This is an excellent question. Charter schools are public schools - just like your traditional neighborhood school - except that they have greater autonomy from the local school board (e.g.., they can often hire and fire principals and teachers more easily than traditional public schools), and they can set admissions policies. They are not funded at the same level as traditional public schools - overall they get less money (about 70% as much as traditional public schools, I believe). Charter schools can accept funds directly from private sources and nonprofit foundations.
I know you didn't ask about admissions but it's a confusing area for many parents and schools. In terms of admissions, they still cannot discriminate against minorities or students with disabilities. However, in terms of accepting and retaining students with disabilities, they may or may not have the ability/resources to serve every disabled child. This is a developing area of the law which differs according to the particular circumstances of a child.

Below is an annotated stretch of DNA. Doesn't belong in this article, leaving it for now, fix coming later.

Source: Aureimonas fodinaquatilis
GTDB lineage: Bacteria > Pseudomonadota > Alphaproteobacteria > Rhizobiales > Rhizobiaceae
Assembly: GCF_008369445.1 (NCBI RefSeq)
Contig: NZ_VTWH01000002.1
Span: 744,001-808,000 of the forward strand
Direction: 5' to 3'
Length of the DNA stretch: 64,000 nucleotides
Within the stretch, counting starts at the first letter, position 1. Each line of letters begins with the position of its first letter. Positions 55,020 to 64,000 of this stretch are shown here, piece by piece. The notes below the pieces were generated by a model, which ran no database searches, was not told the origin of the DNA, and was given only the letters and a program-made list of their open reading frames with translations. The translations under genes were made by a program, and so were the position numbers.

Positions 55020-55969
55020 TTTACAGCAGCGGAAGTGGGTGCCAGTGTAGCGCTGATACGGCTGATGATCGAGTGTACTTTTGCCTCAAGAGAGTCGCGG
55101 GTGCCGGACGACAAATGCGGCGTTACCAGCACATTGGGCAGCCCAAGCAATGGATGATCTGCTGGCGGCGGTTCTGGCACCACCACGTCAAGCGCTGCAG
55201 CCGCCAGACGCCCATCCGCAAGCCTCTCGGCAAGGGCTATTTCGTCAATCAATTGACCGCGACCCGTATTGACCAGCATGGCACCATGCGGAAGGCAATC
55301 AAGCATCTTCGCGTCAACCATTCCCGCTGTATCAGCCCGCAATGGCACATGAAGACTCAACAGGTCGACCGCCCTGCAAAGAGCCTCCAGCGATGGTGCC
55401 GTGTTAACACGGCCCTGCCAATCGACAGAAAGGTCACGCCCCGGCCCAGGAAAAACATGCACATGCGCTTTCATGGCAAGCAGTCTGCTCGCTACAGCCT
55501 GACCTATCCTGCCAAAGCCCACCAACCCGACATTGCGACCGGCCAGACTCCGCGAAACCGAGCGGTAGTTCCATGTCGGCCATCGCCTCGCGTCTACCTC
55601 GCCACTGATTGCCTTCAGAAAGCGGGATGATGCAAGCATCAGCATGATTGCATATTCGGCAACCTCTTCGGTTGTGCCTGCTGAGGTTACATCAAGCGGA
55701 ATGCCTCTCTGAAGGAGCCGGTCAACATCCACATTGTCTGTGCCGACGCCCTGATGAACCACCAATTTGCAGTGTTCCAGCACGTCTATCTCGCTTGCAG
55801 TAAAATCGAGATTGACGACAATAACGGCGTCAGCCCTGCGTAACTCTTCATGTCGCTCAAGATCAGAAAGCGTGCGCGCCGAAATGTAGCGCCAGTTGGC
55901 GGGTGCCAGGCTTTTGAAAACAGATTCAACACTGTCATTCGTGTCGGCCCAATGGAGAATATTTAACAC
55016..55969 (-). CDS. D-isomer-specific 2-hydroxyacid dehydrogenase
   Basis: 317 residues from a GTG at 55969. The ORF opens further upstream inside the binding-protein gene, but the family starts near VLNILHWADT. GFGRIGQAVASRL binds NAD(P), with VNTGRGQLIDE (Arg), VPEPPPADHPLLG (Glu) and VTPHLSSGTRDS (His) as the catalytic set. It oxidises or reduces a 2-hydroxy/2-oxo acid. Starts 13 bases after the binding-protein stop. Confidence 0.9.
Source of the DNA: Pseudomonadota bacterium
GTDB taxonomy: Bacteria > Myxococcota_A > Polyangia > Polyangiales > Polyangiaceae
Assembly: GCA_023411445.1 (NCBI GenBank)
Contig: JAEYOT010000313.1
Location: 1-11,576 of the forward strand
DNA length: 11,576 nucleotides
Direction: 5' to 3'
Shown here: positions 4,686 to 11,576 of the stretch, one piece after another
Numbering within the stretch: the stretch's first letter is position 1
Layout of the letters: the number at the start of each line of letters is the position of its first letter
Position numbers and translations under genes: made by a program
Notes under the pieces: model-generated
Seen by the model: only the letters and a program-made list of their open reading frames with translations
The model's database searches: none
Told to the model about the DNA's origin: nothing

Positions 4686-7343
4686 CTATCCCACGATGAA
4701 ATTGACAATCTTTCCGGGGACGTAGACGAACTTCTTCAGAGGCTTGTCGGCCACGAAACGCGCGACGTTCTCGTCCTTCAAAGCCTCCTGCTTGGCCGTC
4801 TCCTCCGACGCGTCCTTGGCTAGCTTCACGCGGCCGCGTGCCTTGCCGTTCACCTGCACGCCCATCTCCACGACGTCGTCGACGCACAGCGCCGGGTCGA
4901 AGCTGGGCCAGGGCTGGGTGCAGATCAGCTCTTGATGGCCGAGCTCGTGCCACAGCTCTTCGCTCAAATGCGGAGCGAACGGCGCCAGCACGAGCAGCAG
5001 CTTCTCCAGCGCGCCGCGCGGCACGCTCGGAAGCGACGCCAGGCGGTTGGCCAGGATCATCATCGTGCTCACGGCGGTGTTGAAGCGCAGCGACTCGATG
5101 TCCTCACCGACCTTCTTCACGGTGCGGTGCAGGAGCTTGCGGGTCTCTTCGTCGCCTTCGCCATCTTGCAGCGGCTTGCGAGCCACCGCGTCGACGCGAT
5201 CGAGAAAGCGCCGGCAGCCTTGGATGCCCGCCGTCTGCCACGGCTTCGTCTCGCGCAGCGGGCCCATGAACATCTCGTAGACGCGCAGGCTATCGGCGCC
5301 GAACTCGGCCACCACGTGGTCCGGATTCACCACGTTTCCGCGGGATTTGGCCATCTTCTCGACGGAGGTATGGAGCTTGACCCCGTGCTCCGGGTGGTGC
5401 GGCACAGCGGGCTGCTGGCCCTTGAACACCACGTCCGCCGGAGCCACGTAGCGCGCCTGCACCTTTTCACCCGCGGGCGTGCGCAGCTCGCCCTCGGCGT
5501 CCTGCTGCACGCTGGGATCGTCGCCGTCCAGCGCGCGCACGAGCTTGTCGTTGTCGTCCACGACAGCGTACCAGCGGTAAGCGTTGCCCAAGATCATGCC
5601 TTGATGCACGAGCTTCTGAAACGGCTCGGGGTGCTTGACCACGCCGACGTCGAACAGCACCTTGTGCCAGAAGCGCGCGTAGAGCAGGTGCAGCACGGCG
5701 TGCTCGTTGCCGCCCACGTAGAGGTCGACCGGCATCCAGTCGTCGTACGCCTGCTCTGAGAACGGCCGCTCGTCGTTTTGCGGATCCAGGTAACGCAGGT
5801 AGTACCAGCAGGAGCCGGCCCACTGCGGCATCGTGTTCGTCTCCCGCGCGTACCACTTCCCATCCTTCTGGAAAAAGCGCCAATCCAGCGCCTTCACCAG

The hiring of a lawyer is an important decision that should not be based solely upon advertisements. Before you decide, ask us to send you free written information about our qualifications and experience. This web site is designed for general information only. The information presented here should not be construed to be formal legal advice nor the formation of a lawyer/client relationship